Jackfruit has an inimitable flavor and texture, resembling meat-like chunks of banana, pineapple, or mango.
It’s an incredibly versatile fruit, suitable for both sweet and savory recipes. Additionally, it provides a good source of vitamins, minerals, and antioxidants.
Jackfruit can be found in the produce section of most supermarkets during peak season. It comes in various forms such as bite-sized pieces, dried jackfruit and canned jackfruit.
Jackfruit is an exotic fruit native to Asia that has since been farmed around the globe. It can be enjoyed raw like other fruits or prepared in delectable recipes as a meat substitute.
Jackfruit is not only a source of protein, but it’s also rich in fiber and contains vitamins B6 and C. Plus, it’s low in calories, fat, and sodium – making it an ideal addition to your diet.
Jackfruit has become increasingly popular in America due to its unique flavor and nutritional profile. You can eat it raw as a snack or prepare it in various recipes like jackfruit tacos and BBQ sandwiches.
If you’re planning on eating jackfruit, it’s essential to select the right kind for your requirements. There are various varieties of jackfruit and each has its own distinctive flavor, texture and cooking characteristics.
Ripe jackfruit is usually yellow and has a sweet scent. It should feel soft to touch but not too soft, and tap on it for an authentic “hollow” sound.
Unripe jackfruit is green and has a more neutral taste that absorbs other flavors well. It can be enjoyed raw or cooked in savory dishes such as soups or stews.
Jackfruit has become increasingly popular as a meat substitute, especially among vegans and vegetarians. It can be prepared raw or cooked, chunked or shredded like chicken or pork – making it versatile enough to incorporate into many dishes.
Jackfruit has a smooth and glossy skin when ripe, with bright yellow arils that boast an irresistibly sweet banana-like flavor that can be used in place of meat in many dishes. It can also be eaten fresh or used in desserts and ice cream recipes.
The seeds are another edible part of the fruit and can be boiled or roasted to make a nutritious snack. These provide protein, fiber, and polyunsaturated fats which support brain function.
To prepare a jackfruit, start by cutting both ends off and placing it on a clean surface free of sticky sap (such as a paper bag). Wear gloves and oil your knife so it won’t become stuck in the latex sap.
To prepare your jackfruit, first remove the hard white core in the center and slice away any seeds. Unfortunately, this core is too tough to consume so you should discard it.
Once you’ve removed the white core and seeds, cut jackfruit into 2-inch lengthwise slices. Run your blade along the center of each slice to separate the pods.
Jackfruit can be used as a meat substitute in dishes like tacos and “pulled pork” sandwiches depending on its ripeness. Unripe jackfruit has an unmistakably neutral taste that works well in savory recipes.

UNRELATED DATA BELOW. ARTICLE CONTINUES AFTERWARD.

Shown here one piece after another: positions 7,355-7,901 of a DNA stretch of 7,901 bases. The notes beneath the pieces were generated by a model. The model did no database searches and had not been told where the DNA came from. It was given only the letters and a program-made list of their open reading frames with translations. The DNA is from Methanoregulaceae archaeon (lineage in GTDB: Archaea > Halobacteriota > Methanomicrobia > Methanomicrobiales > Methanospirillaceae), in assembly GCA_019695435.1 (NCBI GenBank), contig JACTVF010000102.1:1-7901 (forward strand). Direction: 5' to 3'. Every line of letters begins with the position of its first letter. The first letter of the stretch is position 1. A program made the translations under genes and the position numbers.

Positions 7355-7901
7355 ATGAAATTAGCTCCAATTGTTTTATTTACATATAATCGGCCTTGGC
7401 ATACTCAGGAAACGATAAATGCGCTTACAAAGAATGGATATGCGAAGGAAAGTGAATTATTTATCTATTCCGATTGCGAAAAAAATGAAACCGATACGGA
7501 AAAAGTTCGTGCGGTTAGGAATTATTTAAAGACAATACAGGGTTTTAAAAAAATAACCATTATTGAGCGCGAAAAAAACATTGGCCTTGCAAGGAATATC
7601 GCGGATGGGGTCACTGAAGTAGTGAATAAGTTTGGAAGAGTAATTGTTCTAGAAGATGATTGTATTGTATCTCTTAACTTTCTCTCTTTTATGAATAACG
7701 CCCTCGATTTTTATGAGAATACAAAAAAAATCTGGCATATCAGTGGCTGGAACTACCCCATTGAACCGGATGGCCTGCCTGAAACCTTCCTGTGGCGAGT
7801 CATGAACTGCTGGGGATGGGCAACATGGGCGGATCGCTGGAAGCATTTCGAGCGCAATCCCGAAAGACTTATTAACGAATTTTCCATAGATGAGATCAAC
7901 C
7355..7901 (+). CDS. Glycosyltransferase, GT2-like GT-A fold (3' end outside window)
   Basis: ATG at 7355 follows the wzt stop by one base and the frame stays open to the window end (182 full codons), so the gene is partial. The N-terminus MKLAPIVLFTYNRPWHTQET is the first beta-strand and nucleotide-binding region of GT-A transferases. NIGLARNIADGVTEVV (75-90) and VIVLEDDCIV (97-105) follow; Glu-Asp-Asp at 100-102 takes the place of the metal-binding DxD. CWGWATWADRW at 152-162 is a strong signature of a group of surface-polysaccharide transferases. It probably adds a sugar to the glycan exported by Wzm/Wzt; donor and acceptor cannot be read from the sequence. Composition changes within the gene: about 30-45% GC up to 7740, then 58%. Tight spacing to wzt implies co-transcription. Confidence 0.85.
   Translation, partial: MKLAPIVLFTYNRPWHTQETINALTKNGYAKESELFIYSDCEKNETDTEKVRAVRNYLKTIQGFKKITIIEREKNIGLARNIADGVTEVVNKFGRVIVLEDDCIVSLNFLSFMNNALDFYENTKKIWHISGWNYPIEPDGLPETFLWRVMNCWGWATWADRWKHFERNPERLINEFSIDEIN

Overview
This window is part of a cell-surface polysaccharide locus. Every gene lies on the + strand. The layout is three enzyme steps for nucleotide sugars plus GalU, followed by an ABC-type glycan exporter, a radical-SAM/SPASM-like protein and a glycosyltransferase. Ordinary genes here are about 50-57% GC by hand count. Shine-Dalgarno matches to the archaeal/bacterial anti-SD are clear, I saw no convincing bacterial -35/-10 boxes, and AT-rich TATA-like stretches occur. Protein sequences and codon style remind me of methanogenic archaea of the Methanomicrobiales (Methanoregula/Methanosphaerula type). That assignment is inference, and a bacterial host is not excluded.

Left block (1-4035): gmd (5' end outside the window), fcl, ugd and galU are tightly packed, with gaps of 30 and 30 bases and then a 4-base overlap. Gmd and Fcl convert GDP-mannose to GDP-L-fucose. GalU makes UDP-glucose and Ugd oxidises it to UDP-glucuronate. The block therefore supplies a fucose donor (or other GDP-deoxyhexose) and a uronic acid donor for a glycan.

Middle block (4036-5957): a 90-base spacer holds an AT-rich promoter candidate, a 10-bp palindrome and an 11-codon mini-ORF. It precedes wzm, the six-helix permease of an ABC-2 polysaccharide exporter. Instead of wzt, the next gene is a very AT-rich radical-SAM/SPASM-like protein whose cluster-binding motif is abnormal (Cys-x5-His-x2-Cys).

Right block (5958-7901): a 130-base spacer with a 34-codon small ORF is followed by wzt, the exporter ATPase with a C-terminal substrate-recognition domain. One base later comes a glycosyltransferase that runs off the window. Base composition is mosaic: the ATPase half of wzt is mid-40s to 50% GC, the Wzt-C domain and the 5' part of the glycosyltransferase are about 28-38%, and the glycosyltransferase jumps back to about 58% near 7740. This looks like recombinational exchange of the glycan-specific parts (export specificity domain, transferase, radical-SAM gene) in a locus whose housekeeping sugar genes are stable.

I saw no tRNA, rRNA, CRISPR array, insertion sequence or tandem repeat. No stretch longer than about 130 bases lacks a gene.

Jackfruit has become a go-to meat substitute for vegan cooks due to its ability to replicate the flavor and texture of various dishes like pulled pork or smoky BBQ beef.
Fibrous rice is an excellent source of fibre, protein and Vitamin C; plus it has less calories than soy or meat substitutes. Plus it’s gluten-free so you can use it in place of traditional ingredients in recipes like vegan pot pies or gryros wraps.
Ripe jackfruit has a sweet, tropical taste and can be eaten raw or steamed. It often appears in Asian dishes as part of the filling for soups or curries or served as an alternative meaty option to other savory dishes.
Unripe or green jackfruit has an almost neutral taste, making it a great ingredient to add to soups or curries to soak up flavors without overpowering. It can be boiled, roasted or used in stews as a meat alternative and makes for tasty desserts as well.
Unripe jackfruit can be found in supermarkets, free-from and world food aisles. It comes in various sizes; however, the smaller varieties tend to be the most affordable options.
To prepare jackfruit, begin by trimming away the rind and peeling away any sticky sap. It is best to do this with gloves on and line your workspace with parchment paper in order to avoid a messy clean-up afterwards.
When ready to cook, remove the fruit from its skin by cutting it vertically and then in half through its core. You should be left with a fibrous core and yellow edible fruit (arils).
Jackfruit is an incredibly nutritious and versatile fruit that often serves as a meat substitute in vegetarian tacos, burritos and sandwiches. Additionally, it makes delicious additions to curries, stews and bowls.
Jackfruit not only has an enjoyable texture, but it’s also packed full of potassium and fiber. Potassium plays a critical role in many bodily processes like stabilizing cell water levels, maintaining electrolyte balance, controlling heart rate and blood pressure – not to mention providing antioxidants like vitamins A and C which could potentially prevent colds or other respiratory infections.
Jackfruit is a low-glycemic food, meaning that it has less of an effect on blood sugar than many other foods. Additionally, this fruit offers protein and contains relatively few calories.
When serving jackfruit, opt for the freshest possible version that’s still firm yet not too mushy. If using canned jackfruit, drain before cooking so it doesn’t become soggy with brine or high in sodium.
Toddlers should be offered small bite-sized pieces or shredded jackfruit (if your child is comfortable with eating the skin). At this age, soft jackfruit seeds can also be offered cut in half with their membrane removed.
Once your toddler has mastered biting-sized pieces of ripe fruit, we suggest moving on to whole, hardened jackfruit. You can serve it as a snack or part of a shared meal. For an extra sweet twist on jackfruit desserts such as this jackfruit upside-down cake, serve them jackfruit-inspired treats instead!